Patients and methods

Patients

We conducted a retrospective analysis of the histopathological results of breast lesions of uncertain malignant potential (B3-lesions). A total of 2,143 patients attended the German Mammography Program of the Screening Unit in Essen, Muelheim and Oberhausen, Germany, between 2006 and 2011, of whom 300 were diagnosed with a B3-lesion. Of those 300 patients 95 provided written informed consent to the evaluation of their data. A total of 104 B3-lesions were included in our analysis, as some patients had more than one lesion.

Mammography and NCB

Women aged 50–69 years were invited to attend the Breast Screening Program in an interval of 2 years. Each mammogram was reviewed by two independent radiologists. The reason for performing NCB was the presence of a mammographic abnormality. The main mammographic abnormalities were microcalcifications, presence of a mass, and architectural deformity. The NCBs were performed under guidance, either by ultrasound, stereotaxis, or by the vacuum-assisted technique (1). A total of 4 samples of each detected suspicious lesion were collected performing a high-speed biopsy, and 12 samples were collected performing a vacuum-assisted biopsy. The biopsies were reviewed by two independent pathologists. The results of the biopsies were classified as B1 to B5-lesions, according to the UK B-coding guidelines (8). All patients with a B3-lesion on NCB were discussed at a multidisciplinary meeting, attended by breast radiologists, pathologists and gynecologists, and a decision was made regarding further treatment. All patients with uncertain histopathological diagnosis underwent an excision biopsy.

Histopathological diagnosis

Lesions of uncertain malignant potential (B3-lesions) were identified as lobular intraepithelial neoplasia (LIN) grade 1 and 2, atypical ductal hyperplasia (ADH), papillary lesion (PL), flat epithelial atypia (FEA), radial scar (RS) and phyllodes tumor (PT). Our collected data included patient age, mammographic abnormalities, type of core biopsy and imaging technique (i.e., guidance by ultrasound, stereotaxis, or vacuum-assisted biopsy), histopathological result of the NCB, surgical procedure with final diagnosis including histological type, grading and TNM classification and immunohistochemical status when indicated (estrogen and progesterone receptor status and human epidermal growth factor receptor 2 status). To underline the purpose of our study, we categorized the histopathological findings in a group of malignant results, including invasive carcinoma, ductal carcinoma in situ (DCIS) and high-grade LIN (LIN 3), and a group of benign results, including LIN 1 and 2, ADH, PL, FEA, RS and PT. The postsurgical histopathological results were compared with the primary histopathological results of the biopsy and the positive predictive value (PPV) for the detection of a malignant lesion was calculated. PPV was defined as follows: Number of true positives/(number of true positives + number of false positives).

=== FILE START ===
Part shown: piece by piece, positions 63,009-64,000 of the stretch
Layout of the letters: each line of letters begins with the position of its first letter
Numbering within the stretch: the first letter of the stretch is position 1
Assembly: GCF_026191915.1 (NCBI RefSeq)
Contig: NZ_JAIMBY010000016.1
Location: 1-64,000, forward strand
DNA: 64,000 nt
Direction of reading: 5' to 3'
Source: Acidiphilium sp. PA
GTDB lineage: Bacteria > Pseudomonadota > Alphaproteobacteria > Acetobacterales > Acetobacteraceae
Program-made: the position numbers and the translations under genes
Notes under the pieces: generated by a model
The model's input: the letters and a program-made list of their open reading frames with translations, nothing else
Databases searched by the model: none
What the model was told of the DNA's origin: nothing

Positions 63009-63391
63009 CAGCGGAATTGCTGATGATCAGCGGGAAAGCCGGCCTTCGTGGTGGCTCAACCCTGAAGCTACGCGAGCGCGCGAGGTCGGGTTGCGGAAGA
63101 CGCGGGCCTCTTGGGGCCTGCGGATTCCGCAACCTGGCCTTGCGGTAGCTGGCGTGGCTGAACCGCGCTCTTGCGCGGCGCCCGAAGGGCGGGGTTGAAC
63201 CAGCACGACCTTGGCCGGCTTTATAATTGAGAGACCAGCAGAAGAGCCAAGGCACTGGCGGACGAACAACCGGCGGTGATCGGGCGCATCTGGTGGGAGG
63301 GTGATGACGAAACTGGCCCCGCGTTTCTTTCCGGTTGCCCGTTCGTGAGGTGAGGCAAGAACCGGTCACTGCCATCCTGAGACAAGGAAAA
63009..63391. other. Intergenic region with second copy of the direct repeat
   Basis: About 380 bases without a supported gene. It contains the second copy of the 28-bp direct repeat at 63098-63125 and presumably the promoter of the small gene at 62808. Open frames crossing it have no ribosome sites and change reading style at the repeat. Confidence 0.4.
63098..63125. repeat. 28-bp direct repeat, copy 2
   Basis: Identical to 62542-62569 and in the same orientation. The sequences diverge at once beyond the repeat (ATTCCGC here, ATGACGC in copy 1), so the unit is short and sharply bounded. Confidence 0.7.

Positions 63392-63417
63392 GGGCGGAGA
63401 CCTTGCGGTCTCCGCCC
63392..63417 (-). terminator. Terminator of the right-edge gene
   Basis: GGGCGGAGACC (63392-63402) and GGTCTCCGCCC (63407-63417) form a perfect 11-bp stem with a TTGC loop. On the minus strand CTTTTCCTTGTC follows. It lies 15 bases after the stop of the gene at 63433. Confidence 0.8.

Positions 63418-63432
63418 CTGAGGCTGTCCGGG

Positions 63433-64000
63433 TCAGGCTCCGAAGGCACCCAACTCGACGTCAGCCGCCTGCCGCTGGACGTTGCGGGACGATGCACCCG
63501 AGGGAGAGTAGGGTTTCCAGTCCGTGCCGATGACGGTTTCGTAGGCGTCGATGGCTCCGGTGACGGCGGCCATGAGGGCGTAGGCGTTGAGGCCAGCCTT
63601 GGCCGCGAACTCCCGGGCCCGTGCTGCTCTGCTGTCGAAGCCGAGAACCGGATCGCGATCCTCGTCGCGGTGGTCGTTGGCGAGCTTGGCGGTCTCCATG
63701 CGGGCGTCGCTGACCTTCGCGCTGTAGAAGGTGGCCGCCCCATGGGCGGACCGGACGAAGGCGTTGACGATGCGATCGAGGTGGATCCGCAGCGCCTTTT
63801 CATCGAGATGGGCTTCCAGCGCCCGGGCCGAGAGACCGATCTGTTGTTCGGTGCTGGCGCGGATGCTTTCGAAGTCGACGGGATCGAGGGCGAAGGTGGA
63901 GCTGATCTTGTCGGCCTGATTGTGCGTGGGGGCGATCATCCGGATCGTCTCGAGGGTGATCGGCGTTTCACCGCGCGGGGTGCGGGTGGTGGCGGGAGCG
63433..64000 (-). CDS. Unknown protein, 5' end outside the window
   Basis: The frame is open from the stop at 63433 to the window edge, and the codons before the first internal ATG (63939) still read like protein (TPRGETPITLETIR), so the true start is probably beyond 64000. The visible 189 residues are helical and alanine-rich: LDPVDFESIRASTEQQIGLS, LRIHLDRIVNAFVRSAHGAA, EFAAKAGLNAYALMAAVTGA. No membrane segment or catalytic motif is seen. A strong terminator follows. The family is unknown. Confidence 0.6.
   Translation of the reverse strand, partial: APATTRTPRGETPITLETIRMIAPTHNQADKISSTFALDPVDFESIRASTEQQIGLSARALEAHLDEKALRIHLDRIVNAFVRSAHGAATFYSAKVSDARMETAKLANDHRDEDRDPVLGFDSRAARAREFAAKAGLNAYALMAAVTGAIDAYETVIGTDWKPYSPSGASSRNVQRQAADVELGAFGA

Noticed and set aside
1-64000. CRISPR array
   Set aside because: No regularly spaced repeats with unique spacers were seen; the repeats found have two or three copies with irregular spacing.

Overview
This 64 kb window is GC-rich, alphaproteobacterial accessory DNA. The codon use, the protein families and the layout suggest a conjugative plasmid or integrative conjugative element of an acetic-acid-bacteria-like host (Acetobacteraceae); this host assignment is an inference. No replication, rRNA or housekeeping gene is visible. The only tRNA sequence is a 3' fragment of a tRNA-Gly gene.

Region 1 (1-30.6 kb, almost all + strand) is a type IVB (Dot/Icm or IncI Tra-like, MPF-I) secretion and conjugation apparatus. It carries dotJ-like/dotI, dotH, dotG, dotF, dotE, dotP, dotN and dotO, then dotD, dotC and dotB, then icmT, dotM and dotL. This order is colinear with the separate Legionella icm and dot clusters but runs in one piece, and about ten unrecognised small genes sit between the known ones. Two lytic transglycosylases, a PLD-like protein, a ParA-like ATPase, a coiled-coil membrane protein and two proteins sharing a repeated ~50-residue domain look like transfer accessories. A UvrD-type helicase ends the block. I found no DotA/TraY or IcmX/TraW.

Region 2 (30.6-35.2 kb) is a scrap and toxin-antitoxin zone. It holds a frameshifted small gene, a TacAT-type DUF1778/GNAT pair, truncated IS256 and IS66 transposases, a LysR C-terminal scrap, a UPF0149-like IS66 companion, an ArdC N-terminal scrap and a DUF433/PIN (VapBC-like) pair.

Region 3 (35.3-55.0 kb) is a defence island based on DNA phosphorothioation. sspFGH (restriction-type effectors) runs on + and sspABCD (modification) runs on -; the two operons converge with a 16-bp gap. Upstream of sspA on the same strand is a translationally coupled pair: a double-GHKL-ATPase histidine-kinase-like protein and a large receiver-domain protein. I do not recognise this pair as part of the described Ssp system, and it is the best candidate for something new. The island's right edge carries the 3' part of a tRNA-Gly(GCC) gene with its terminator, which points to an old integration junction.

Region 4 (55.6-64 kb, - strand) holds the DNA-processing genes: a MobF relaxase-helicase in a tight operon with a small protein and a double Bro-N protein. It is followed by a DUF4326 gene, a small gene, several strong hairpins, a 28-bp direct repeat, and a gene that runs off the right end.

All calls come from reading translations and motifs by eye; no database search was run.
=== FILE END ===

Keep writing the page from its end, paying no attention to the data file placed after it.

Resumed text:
Statistical analysis

We further analyzed whether the risk for malignancy differed between types of B3-lesions using the χ2-test according to Pearson. Furthermore, we analyzed whether the type of radiological abnormality in B3-lesions was predictive of the risk for malignancy. Statistical analyses were performed using IBM SPSS 20.0 software for Windows (IBM SPSS, Armonk, NY, USA)..

Results

Postoperative histopathological results

The final postoperative histopathological results following excision of bioptic B3-lesions of 95 patients participating in the mammographic screening program were evaluated to determine the potential cancer risk of breast lesions of uncertain malignant potential (B3-lesions). The corresponding mammograms were classified as Breast Imaging-Reporting and Data System (BI-RADS) 4a (85%) and 4b (13%), and 2 mammograms were classified as BI-RADS 5 (2%). Biopsies of all mammographic abnormalities were collected either by high-speed biopsy (27%) or vacuum-assisted biopsy (73%). On subclassifying the B3-lesions, in the majority of the cases ADH was detected (31%). B3-lesions were further subclassified into PL in 20%, low-grade LIN in 16%, RS in 15% and FEA in 14% of the patients. Only 2 patients with a B3-lesion were histologically diagnosed with a PT (2%). To evaluate the diagnostic value of B3-lesions, the initial histology report was compared with the histological results following excision of the lesions.